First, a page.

Avatar
John Stevenson [250 posts] 2 years ago
0 likes

Note: This story was amended after the comments above were posted as BoJo seems to have decided not to annoy everyone even more.

#suddenoutbreakofcommonsense

Avatar
bambergbike [89 posts] 2 years ago
0 likes

I would be happy to see the experts tasked with making places safer for cyclists place more emphasis on risk-based road safety and having less of a focus on cyclist KSIs. I doubt this would take very much pressure off Boris: risk-based analysis would uncover no shortage of risks faced by cyclists in London. People are getting upset about deaths not just because they are intrinsically upsetting and tragic, but also because they are so grimly unsurprising to cyclists who have had near-misses themselves.

I find the arguments made by the Road Safety Reduction Forum in favour of risk-based assessment very convincing (http://rdrf.org.uk/2013/11/15/if-we-want-safer-roads-for-cycling-we-have...): Looking at details like the levels of Bikeability skills required to negotiate a junction, the numbers of lanes to cross, and the speed of motor traffic, along with more general indicators of road danger like the usual percentiles of speed, proportions of drivers unregistered, numbers of insurance claims made by motorists, etc can all be at least as informative as cyclist KSI numbers. And looking at risk like this makes it harder to ignore the difference between a drunk cyclist falling over and a competent cyclist being taken out by bad driving compounded by bad road design and poor provision for cycling. (Apologies to RDRF if the paraphrase is rough!)

That kind of risk-based approach makes a lot of sense on a technical level. There probably are locations where cyclist KSIs are INVERSELY proportional to the danger posed by roads so bad that most cyclists avoid them altogether, and a focus on KSIs will never pick those up. So measuring risk is clearly much better than measuring fatalities if what we want is sound analysis feeding into sound decision making.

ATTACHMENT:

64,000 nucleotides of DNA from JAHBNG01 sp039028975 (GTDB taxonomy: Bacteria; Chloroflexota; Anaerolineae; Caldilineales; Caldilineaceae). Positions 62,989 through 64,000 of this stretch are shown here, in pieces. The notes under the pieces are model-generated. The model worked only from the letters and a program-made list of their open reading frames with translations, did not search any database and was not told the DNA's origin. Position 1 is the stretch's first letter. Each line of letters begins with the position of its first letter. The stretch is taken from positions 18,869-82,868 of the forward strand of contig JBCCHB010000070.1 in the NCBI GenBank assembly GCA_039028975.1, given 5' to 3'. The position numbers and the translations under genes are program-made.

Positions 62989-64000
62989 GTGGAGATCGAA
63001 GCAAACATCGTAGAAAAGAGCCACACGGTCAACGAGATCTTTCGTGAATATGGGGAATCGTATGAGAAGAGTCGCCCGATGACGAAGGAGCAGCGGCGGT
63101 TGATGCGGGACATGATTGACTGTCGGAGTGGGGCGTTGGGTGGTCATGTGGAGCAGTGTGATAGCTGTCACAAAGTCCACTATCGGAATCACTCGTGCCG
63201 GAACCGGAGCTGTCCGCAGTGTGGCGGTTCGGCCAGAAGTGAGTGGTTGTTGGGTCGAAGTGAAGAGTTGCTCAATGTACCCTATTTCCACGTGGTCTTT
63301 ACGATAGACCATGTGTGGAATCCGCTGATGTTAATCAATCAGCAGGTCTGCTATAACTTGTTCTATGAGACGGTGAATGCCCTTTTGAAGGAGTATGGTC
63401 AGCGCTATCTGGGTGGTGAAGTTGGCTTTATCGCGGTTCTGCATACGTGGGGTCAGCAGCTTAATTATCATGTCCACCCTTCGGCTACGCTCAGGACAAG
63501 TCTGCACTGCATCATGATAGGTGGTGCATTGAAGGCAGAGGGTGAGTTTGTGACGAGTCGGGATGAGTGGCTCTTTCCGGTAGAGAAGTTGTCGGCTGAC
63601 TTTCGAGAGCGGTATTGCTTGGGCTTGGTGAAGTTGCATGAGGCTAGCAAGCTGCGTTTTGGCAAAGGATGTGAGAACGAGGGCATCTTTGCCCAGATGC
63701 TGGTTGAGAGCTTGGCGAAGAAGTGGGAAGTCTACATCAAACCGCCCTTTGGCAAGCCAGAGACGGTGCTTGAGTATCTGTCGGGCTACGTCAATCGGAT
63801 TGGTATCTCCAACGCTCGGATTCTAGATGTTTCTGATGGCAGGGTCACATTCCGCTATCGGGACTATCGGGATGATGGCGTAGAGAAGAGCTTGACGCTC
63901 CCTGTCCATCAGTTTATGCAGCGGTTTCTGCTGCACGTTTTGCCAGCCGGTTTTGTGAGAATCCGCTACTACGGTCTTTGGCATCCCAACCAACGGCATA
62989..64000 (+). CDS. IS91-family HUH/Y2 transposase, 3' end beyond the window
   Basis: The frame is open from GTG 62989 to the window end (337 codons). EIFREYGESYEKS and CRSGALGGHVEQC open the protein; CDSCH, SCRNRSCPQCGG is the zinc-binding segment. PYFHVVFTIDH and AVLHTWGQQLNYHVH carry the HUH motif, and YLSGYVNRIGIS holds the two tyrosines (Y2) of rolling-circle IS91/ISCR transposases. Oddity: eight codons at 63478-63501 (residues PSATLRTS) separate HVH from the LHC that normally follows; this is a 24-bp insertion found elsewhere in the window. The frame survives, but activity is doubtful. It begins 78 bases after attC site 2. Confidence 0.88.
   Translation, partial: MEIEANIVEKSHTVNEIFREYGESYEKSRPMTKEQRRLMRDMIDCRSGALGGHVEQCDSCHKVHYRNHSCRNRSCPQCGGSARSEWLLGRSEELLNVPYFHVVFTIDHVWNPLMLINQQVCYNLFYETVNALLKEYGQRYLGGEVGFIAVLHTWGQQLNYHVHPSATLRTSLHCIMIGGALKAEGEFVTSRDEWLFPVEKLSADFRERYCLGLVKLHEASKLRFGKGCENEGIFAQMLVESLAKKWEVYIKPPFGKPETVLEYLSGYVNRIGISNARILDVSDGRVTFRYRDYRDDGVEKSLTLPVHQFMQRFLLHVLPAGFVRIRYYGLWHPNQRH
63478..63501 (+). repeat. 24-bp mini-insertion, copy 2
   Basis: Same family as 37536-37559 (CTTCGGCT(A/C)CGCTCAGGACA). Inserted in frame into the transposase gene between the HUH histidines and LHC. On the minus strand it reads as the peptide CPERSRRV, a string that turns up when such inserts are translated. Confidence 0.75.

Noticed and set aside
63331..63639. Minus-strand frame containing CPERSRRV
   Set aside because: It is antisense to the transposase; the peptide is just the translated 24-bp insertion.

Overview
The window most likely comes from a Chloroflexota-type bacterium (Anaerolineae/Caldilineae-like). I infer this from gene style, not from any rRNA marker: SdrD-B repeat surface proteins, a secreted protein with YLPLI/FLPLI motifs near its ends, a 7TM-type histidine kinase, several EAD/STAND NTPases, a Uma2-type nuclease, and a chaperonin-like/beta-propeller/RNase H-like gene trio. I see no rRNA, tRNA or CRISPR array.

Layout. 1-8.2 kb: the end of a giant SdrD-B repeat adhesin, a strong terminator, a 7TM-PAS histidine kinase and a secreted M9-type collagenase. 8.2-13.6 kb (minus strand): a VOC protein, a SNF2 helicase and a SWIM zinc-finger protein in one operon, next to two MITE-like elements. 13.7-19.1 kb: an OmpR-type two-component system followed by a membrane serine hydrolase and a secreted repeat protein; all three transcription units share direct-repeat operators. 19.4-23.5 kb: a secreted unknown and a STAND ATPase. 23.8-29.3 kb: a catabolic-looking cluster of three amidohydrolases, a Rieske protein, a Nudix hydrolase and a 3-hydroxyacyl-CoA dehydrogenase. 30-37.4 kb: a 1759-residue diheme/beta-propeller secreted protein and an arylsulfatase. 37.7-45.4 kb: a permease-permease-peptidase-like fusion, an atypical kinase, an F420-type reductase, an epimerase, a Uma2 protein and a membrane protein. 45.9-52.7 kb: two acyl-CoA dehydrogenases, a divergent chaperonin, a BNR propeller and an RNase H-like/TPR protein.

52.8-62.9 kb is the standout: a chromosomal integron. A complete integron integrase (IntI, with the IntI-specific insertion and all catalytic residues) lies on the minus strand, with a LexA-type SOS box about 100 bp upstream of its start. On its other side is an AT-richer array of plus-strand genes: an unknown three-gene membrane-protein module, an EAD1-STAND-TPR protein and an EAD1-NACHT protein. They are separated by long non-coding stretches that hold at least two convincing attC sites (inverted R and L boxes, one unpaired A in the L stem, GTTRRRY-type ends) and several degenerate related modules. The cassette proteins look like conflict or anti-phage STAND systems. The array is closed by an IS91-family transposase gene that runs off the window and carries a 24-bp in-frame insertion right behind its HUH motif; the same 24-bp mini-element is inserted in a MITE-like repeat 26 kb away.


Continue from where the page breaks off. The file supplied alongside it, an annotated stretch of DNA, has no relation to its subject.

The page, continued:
But we also need to generate a LOT of political will to advance that process of sound decision making. And I think protesting about fatalities and injuries may get us places in a way that complaining about "mere" risk (and near-death experiences) won't. It worked in the Netherlands. Dangerization is unfortunate and something we should be certainly be concerned about and wary of, but I think the organizers of the recent die-in and the participants did a fantastic job (thank you!) and were not wrong to make emotional arguments with the power to reach a wider public that might not find it as easy to focus on kerb-nerdery and statistical assessments of risk.

Avatar
northstar [1108 posts] 2 years ago
0 likes
Colin Peyresourde wrote:

To be honest I think he has a point no matter what you want to say.

Oh you do make me laugh, he has no point whatsoever, hence the apparent "climb down", career politician...?

Avatar
banzicyclist2 [299 posts] 2 years ago
0 likes

He need to stop talking and start doing something about it . There is clearly an issue that needs to be addressed!

Avatar
gazza_d [459 posts] 2 years ago
0 likes

He may have not said it "live" but the briefed speech has been picked up by lots of media.